Related topics: black holes

World celebrates centenary of confirmation of relativity

Celebrations are underway across the globe to commemorate 100 years since a UK-led expedition confirmed Einstein's general theory of relativity. The theory fundamentally changed our understanding of physics and astronomy, ...

Clocks, gravity, and the limits of relativity

The International Space Station will host the most precise clocks ever to leave Earth. Accurate to a second in 300 million years the clocks will push the measurement of time to test the limits of the theory of relativity ...

DIY gravitational waves with 'BlackHoles@Home'

Researchers hoping to better interpret data from the detection of gravitational waves generated by the collision of binary black holes are turning to the public for help.

First black hole photo confirms Einstein's theory of relativity

Black holes are long-time superstars of science fiction. But their Hollywood fame is a little strange given that no-one has ever actually seen one – at least, until now. If you needed to see to believe, then thank the Event ...

Black holes: picturing the heart of darkness

Astronomers are poised Wednesday to unveil the first direct image of a black hole and the surrounding whirlwind of white-hot gas and plasma inexorably drawn by gravity into its ravenous maw, along with the light they generate.

A new Einstein cross is discovered

This study, which has combined images from the Hubble Space Telescope with spectroscopic observations from the GTC, has confirmed the existence of a new example of a gravitational lens, a phenomenon predicted by Albert Einstein's ...

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General relativity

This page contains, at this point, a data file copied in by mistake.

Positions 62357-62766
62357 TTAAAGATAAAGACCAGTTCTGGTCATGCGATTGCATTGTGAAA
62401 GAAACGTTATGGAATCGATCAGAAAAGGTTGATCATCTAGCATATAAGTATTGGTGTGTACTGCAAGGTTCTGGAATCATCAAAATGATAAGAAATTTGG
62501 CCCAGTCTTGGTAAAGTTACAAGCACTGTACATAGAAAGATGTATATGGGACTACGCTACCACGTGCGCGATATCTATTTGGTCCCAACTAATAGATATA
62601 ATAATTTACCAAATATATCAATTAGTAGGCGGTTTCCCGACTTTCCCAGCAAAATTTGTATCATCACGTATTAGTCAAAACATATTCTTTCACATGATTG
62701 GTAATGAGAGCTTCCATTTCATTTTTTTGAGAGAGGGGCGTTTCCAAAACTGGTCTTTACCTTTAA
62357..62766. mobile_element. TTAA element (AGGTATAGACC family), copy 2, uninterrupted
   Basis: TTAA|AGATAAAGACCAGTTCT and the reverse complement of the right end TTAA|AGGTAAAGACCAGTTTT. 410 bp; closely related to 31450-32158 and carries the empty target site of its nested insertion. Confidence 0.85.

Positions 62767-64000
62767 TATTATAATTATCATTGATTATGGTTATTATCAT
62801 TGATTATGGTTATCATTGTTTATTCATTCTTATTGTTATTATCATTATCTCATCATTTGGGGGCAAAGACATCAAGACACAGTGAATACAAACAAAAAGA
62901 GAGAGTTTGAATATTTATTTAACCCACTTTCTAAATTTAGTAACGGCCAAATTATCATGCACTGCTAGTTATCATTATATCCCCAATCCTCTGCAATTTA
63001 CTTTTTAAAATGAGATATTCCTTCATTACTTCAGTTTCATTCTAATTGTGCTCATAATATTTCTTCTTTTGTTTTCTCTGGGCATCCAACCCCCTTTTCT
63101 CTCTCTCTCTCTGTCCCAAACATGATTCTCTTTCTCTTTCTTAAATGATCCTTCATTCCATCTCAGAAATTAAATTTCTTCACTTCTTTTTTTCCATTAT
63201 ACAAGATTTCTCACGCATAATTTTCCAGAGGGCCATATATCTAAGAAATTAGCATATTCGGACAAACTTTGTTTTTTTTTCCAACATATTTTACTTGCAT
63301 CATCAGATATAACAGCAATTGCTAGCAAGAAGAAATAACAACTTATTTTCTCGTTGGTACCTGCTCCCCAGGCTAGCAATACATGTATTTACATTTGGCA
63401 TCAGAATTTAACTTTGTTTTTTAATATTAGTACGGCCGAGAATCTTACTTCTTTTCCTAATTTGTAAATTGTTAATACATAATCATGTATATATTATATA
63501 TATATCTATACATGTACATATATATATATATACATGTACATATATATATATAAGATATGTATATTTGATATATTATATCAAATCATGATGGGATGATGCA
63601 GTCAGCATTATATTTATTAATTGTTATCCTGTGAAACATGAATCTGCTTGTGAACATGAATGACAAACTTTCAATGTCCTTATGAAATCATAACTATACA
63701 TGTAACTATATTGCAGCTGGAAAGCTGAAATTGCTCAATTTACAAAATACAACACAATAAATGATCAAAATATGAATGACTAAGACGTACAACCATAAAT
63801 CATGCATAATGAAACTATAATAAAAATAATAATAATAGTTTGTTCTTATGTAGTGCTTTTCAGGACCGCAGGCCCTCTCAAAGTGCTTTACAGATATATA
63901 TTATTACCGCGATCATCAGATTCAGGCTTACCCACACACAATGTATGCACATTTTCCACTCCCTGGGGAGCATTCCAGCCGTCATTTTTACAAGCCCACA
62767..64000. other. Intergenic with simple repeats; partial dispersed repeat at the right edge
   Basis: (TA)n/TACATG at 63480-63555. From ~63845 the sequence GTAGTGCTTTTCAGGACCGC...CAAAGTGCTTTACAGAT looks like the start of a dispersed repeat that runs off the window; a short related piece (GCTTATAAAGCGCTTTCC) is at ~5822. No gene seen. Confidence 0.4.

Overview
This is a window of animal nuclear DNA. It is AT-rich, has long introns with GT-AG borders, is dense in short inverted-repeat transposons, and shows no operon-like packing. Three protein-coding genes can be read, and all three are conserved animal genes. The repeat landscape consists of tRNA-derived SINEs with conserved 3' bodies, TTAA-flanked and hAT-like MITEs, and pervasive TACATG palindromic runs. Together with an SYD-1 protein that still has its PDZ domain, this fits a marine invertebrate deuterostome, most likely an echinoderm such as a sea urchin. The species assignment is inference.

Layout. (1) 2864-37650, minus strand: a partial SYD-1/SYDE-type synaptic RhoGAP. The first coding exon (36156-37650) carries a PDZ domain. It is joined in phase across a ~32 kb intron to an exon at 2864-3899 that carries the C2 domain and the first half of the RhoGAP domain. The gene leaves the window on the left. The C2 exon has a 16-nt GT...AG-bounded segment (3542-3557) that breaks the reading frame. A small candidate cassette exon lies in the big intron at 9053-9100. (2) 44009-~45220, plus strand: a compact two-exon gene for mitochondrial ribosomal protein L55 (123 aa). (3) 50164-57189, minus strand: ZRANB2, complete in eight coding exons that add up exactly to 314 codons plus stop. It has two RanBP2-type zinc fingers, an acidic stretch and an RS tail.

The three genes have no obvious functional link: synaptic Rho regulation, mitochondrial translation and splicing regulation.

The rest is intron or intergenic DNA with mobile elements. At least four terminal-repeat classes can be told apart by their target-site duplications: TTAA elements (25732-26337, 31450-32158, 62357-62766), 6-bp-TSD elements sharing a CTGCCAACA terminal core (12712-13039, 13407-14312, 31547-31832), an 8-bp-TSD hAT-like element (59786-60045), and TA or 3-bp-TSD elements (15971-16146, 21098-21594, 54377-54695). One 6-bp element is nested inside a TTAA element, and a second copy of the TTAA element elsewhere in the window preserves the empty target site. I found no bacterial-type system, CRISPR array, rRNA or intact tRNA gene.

General relativity or the general theory of relativity is the geometric theory of gravitation published by Albert Einstein in 1916. It is the current description of gravitation in modern physics. It unifies special relativity and Newton's law of universal gravitation, and describes gravity as a geometric property of space and time, or spacetime. In particular, the curvature of spacetime is directly related to the four-momentum (mass-energy and linear momentum) of whatever matter and radiation are present. The relation is specified by the Einstein field equations, a system of partial differential equations.

Many predictions of general relativity differ significantly from those of classical physics, especially concerning the passage of time, the geometry of space, the motion of bodies in free fall, and the propagation of light. Examples of such differences include gravitational time dilation, the gravitational redshift of light, and the gravitational time delay. General relativity's predictions have been confirmed in all observations and experiments to date. Although general relativity is not the only relativistic theory of gravity, it is the simplest theory that is consistent with experimental data. However, unanswered questions remain, the most fundamental being how general relativity can be reconciled with the laws of quantum physics to produce a complete and self-consistent theory of quantum gravity.

Einstein's theory has important astrophysical implications. It points towards the existence of black holes—regions of space in which space and time are distorted in such a way that nothing, not even light, can escape—as an end-state for massive stars. There is evidence that such stellar black holes as well as more massive varieties of black hole are responsible for the intense radiation emitted by certain types of astronomical objects such as active galactic nuclei or microquasars. The bending of light by gravity can lead to the phenomenon of gravitational lensing, where multiple images of the same distant astronomical object are visible in the sky. General relativity also predicts the existence of gravitational waves, which have since been measured indirectly; a direct measurement is the aim of projects such as LIGO. In addition, general relativity is the basis of current cosmological models of a consistently expanding universe.

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